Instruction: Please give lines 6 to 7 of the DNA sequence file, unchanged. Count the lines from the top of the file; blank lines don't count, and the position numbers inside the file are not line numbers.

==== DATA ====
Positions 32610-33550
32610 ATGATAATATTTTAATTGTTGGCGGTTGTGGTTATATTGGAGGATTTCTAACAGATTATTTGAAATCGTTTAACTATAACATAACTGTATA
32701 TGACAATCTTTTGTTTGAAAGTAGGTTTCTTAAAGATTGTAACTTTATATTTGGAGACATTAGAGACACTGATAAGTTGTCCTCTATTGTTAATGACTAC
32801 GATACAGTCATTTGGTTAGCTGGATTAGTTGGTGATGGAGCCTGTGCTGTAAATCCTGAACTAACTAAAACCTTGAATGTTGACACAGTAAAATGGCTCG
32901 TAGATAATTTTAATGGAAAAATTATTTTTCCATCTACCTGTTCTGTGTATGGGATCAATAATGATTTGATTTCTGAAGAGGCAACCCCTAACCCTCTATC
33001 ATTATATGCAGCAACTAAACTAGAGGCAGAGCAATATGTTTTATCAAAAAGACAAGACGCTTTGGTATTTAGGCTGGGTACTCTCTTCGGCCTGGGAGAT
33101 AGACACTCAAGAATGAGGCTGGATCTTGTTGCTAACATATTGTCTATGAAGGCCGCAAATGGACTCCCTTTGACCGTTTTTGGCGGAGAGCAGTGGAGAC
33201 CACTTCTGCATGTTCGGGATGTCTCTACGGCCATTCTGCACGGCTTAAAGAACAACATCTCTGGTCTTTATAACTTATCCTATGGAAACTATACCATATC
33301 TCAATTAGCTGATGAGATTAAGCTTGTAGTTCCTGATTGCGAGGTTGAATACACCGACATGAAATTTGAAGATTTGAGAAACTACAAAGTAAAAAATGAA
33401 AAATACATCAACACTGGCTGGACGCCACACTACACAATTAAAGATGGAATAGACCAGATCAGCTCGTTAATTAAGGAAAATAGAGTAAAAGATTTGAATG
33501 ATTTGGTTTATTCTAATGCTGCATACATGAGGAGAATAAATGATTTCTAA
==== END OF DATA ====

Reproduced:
33001 ATTATATGCAGCAACTAAACTAGAGGCAGAGCAATATGTTTTATCAAAAAGACAAGACGCTTTGGTATTTAGGCTGGGTACTCTCTTCGGCCTGGGAGAT
33101 AGACACTCAAGAATGAGGCTGGATCTTGTTGCTAACATATTGTCTATGAAGGCCGCAAATGGACTCCCTTTGACCGTTTTTGGCGGAGAGCAGTGGAGAC